Expected usefulness of the IBM 7030 Stretch computer for business data processing was described at the 16th National Meeting of the Association for Computing Machinery in Los Angeles, Sept. 5-8. William V. Crowley of the Corp. for Economic & Industrial Research Inc. (CEIR) gave an optimistic appraisal of the potential of the Stretch machine for simultaneous processing of many business problems. CEIR plans to install two of the machines at its computing centers.
Stretch was designed by IBM for complex problems demanding large arithmetic capacity, such as the hydrodynamics problems involved in nuclear work. The first machine was built for the Atomic Energy Commission at Los Alamos, N.M.
Mr. Crowley told his audience that the machine can be used profitably for hundreds of smaller problems simultaneously. Small companies will rent processing time on them from the CEIR center. He asserted that a Stretch system will perform 800 times the operations that could be performed by an IBM 650, for less than 30 times the cost of the 650, or about $1700 per hour. "The economies of Stretch-type computers can be demonstrated as much more advantageous than several large-scale computers operating side by side," Mr. Crowley said.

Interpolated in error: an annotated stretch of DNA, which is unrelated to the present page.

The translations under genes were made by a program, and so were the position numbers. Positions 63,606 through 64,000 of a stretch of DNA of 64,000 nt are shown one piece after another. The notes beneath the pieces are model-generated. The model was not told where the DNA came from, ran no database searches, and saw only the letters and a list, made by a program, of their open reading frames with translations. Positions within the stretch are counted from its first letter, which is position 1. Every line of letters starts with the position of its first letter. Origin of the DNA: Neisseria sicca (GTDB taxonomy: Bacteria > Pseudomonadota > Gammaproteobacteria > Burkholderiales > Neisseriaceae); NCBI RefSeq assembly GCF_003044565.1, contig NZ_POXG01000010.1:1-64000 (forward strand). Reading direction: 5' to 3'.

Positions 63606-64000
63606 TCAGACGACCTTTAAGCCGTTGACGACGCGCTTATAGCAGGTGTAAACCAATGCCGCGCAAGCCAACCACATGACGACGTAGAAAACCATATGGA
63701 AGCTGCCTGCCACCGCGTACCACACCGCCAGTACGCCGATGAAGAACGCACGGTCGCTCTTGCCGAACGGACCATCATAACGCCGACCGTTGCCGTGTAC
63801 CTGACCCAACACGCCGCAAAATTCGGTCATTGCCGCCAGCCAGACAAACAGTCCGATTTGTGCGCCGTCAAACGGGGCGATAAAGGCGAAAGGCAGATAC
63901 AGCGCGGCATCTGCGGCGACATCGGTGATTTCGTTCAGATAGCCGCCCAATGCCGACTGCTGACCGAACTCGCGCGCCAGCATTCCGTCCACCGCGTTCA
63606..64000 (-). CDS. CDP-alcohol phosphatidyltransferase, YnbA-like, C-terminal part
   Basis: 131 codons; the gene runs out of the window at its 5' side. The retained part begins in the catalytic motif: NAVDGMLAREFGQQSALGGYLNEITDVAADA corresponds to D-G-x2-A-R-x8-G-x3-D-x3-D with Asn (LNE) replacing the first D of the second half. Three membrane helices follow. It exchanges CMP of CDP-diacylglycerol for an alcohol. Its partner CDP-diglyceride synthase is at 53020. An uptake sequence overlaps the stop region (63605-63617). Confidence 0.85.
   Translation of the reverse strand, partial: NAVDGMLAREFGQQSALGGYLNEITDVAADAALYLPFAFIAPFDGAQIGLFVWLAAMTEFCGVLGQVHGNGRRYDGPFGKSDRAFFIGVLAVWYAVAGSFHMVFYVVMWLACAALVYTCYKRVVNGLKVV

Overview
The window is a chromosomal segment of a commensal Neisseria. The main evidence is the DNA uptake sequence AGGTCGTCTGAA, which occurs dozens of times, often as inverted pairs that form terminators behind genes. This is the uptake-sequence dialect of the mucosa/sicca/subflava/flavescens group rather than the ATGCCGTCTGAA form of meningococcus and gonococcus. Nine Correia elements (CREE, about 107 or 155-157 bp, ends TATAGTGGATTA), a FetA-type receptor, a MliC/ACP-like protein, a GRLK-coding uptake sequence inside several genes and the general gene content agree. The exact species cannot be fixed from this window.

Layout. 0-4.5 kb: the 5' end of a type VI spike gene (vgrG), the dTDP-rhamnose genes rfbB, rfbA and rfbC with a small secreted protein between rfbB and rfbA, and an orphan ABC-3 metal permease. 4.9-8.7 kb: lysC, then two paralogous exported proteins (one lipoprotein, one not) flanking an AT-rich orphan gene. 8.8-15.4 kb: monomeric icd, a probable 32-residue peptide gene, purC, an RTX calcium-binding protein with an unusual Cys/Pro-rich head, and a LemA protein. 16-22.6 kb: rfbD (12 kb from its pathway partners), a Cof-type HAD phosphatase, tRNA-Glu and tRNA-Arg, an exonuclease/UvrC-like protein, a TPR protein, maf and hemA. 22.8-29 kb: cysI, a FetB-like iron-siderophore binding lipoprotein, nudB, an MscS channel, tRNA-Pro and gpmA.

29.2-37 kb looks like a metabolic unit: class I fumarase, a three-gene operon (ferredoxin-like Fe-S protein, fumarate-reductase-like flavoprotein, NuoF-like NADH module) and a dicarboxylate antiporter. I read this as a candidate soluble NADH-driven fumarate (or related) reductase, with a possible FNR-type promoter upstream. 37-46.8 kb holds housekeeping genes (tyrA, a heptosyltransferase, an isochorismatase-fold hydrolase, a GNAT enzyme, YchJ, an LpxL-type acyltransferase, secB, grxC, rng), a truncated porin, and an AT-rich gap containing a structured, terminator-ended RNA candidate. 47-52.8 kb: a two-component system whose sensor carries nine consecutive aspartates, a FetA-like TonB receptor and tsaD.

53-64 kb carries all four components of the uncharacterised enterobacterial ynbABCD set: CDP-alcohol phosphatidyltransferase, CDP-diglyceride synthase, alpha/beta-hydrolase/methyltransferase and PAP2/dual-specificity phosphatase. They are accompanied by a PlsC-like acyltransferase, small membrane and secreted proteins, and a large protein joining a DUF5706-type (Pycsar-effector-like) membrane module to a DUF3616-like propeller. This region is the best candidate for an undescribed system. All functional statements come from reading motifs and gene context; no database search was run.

Stretch was to be delivered to Los Alamos in June, 1960. Due to difficulties, primarily with the half-microsecond memory, which has been discarded in favor of a 2.18-µsec memory, the delivery was delayed until December, and finally until April 1961. (Electronic Design, September 27, 1961, p. 6)
The IBM Stretch computer was a landmark in computer history, and for many years it set the standard for supercomputers. For more information about the computer, visit http://www.brouhaha.com/~eric/retrocomputing/ibm/stretch/.